Act II: Girlz 2 boyz

The older gentleman put away his checkbook and was about to push through the door when he saw the masked person step in front of him. "This is a holdup. Down! Everyone on the floor!" the robber yelled. Like the rest, the man paused. Is this a joke? He began to feel his way to the carpet. As both a bank robbery and a theatrical knock-off, it seemed to be following a script: Everyone standing in Anchor Savings Bank, 2610 Harrison Avenue on Olympia's Westside, at 2:21pm on Friday afternoon, July 31, 1998, was on the deck. Seven customers, six employees, face down. Just like in the movies.

A radio played softly in the small bank that, during slow hours, has just one active teller. Any commotion or shouting is startling in the tight quarters. The four robbers—three boys and a girl, one maybe 12 years old, customers thought—rushed in waving handguns and screaming, takeover style. They wore baggy pants. Two were in hooded sweatshirts, two in stocking caps and masked in red bandannas. Two dashed through a gateway and ran behind the counter, hitting the tills and cash racks next to desks. They grabbed packets of bills and placed them into garbage bags. The other two—a big one and a little one in a hooded shirt with a pubescent voice and the robotic moves of a grade schooler playing a movie robber—paced about with their guns. They moved back and forth from the lobby to the cash area, whirling and watching the room and looking out windows onto Harrison and the drive-up in the back. The big one, the leader, counted backwards in 10- and five-second intervals: "30! 20! 15! 10! 5! . . . go!" The robbers headed toward the door. "Thank you for your cooperation," the leader shouted to the prone robbery victims. The door swung open. They were in and out in under a minute. The take, they'd later tell a friend, was less than $1,000. Something like $900, in 53 seconds.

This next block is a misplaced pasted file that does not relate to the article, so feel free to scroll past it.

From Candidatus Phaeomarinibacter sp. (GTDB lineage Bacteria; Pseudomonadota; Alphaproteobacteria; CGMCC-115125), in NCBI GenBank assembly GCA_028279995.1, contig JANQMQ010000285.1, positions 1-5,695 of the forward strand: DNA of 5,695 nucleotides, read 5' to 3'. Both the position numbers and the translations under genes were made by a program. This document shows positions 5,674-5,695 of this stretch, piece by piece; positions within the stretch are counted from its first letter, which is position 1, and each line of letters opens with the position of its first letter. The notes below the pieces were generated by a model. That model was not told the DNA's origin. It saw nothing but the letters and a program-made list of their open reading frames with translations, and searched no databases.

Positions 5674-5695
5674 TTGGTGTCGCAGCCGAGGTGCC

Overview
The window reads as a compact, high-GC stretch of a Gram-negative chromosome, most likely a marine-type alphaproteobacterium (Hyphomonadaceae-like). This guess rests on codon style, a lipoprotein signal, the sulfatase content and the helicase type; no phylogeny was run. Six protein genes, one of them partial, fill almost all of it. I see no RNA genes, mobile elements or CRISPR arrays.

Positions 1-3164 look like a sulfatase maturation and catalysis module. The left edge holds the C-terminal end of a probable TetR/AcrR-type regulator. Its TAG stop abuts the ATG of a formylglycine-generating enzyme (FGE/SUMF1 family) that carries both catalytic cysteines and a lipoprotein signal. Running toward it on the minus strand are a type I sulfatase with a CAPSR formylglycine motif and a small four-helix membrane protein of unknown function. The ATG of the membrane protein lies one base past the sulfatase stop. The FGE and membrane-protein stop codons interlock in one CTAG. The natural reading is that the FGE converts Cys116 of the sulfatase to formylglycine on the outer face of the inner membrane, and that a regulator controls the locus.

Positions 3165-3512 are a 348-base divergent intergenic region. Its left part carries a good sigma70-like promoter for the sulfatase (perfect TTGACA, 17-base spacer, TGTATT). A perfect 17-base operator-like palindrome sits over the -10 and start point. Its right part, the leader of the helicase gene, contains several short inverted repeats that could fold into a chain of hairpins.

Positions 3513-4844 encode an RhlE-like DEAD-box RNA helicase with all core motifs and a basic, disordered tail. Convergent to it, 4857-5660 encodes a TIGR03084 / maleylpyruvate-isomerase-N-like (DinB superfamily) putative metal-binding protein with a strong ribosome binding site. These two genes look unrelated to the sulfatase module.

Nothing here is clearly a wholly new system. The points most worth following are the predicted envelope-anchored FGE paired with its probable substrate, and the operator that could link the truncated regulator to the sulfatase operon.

A witness watching from outside the bank noticed that the robbers never looked back, laughing and high-fiving as they disappeared behind the building. Police arrived quickly, then fanned out looking for a mostly male robbery gang in an unknown getaway car.

Actually, police would later say, they left on a bus—the way they arrived.

Act III: Da man

The local newspapers headlined the robbery the next day. It was the fifth heist ever at the Olympia branch of Anchor Savings—headquartered in Aberdeen—but certainly the first of its kind: Young boys! Kids! Total takeover, then disappearing into the afternoon. Noting the apparent sophistication of the robbers, a police spokesperson speculated to an Olympian reporter that it was the work of experienced thieves: "This is a big person crime; this is not a kid's crime." Police also discounted some early reports that there was a 12-year-old involved. The three boys and a girl were no younger than 14, they thought.

Two guns, recovered from a vacant lot nearby, were dispatched to the state crime lab, and were quickly found to have been stolen in Grays Harbor. Clothing found with them, meanwhile, went on TV—pictures of the discarded items were shown around Western Washington. Calls poured in. That sweatshirt? Bobcats? That's the Aberdeen High School mascot. The focus shifted west. The cops figured they'd better talk to that Grayland couple who had their guns stolen—the beach couple with the runaway daughter.